Last year my husband and I bought land to build a new house. It’s taken us a year, but we have finally broken ground! Because we hope to get the house closed in by winter, we plan to move into a 31-foot camper trailer while we build. Moving is no joke, especially moving with young kids.
We may be are insane for doing this but so excited for this next phase of our lives. The 31’ camper has a nice slide-out and is technically wider than our current house (hey one-foot difference counts right?) so I’m hoping that it won’t be too cramped with two kids.
This camper was made with my toddler in mind! It has a bunk bed just like her cousins and a play area underneath with a dry erase board just like the one at home. Talking to her big cousin about the bunk bed made her excited to live there temporarily while the house is built.
Besides, I plan to be spending a lot of time outside with them this summer getting to know our new neighborhood and surrounding area. There will be plenty of new playgrounds, parks, rivers, and a new library to discover.
My goal was to nurse my daughter until she was a year old. Yea that ship sailed a long time ago. We hit our goal. And then some. She is now over two years old and I am happy to announce that it has been over a week since she’s had mommies milkies. She’s a big girl now! Turns out, it’s no easy task to gently wean your toddler!
Nobody tells you that babies don’t just wean themselves. It takes effort, time, and patience. You have to work at it.
For some moms and babies it goes smoothly and easily. But not always. Sometimes (as in my daughter’s case), nursing becomes a habit, and a difficult one to break at that.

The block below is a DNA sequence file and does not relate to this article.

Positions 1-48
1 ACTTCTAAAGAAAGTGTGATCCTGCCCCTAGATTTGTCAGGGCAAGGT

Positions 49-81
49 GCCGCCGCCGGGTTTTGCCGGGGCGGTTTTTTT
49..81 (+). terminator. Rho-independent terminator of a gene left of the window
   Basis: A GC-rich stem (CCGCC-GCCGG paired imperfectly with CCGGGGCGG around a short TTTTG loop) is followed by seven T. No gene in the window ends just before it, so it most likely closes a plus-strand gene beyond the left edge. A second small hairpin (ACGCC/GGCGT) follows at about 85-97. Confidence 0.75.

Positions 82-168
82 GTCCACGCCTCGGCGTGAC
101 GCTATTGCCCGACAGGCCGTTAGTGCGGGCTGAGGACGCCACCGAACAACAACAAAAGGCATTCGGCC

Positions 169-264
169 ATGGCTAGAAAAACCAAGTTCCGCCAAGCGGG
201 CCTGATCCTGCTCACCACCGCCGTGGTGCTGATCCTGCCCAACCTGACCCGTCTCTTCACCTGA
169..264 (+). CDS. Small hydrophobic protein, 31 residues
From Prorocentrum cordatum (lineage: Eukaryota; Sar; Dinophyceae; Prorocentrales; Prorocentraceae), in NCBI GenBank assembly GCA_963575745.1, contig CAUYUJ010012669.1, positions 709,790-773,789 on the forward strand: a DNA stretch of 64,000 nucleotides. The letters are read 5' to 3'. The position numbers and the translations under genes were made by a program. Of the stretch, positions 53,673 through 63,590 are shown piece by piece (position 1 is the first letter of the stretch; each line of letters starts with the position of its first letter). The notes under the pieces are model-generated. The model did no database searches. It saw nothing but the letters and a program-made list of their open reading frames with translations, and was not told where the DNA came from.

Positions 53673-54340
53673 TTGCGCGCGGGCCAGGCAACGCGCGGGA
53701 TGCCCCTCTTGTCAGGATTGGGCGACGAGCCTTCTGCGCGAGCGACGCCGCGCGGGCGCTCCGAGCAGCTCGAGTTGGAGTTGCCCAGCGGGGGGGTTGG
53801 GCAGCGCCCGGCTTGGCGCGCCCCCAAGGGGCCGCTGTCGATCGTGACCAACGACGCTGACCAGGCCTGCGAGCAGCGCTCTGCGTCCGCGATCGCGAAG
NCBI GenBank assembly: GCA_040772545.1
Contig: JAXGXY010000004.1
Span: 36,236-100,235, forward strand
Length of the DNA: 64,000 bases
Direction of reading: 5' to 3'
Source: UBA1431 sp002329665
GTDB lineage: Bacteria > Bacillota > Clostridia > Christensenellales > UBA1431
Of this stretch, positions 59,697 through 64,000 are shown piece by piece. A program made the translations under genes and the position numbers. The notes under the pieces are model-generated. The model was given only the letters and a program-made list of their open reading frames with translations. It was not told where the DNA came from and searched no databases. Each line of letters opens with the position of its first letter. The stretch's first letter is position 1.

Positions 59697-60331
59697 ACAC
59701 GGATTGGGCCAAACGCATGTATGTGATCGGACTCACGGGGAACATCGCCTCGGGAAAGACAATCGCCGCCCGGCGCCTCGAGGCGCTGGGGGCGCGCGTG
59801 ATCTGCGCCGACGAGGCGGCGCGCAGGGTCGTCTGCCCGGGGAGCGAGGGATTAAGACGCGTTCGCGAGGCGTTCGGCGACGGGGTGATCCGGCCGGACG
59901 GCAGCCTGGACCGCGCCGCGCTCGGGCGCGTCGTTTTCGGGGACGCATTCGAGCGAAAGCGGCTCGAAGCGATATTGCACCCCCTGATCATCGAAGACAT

Breastfeeding is a team effort. When you want to try and wean, you have to both be ready.
When you have decided to make the leap, there can be a lot to think about. Do you go cold turkey or do you try to wean slowly over time? What drink can you use to replace nursing? What ways can you find to bond with your baby that replace nursing?
I’ll admit, I screwed it up. Big time! As it turns out, introducing your toddler to your newborn isn’t always as easy and straightforward as it seems. There are a lot of big emotions for such little people.
I thought I had prepared. The big sister bag was packed with a present from the newborn. I had a plan for big sister when I went into labor. And, I read articles about the big introduction and what to say (and what not to say).
But honestly, when that day came and she walked into the delivery room, I froze. Granted, I had just had a baby and was pretty exhausted. But, looking back, there are things I could have prepared for better and things I could have done differently.
Now, I am on a mission to tell every mother pregnant with her second child the Do’s and Don’ts of introducing your toddler to your newborn. Here’s what I learned…
I chose to give birth at a birth center rather than the hospital or a home birth for both of my children. I knew that I didn’t want to give birth in a hospital because I have had some negative experiences in hospitals and knew that I wouldn’t be comfortable to have my children in one. And, I wanted to be able to eat, drink, and move around during labor. My mom had very long labors, so I wanted to be able to move around to get things going as much as possible in the event of a long labor.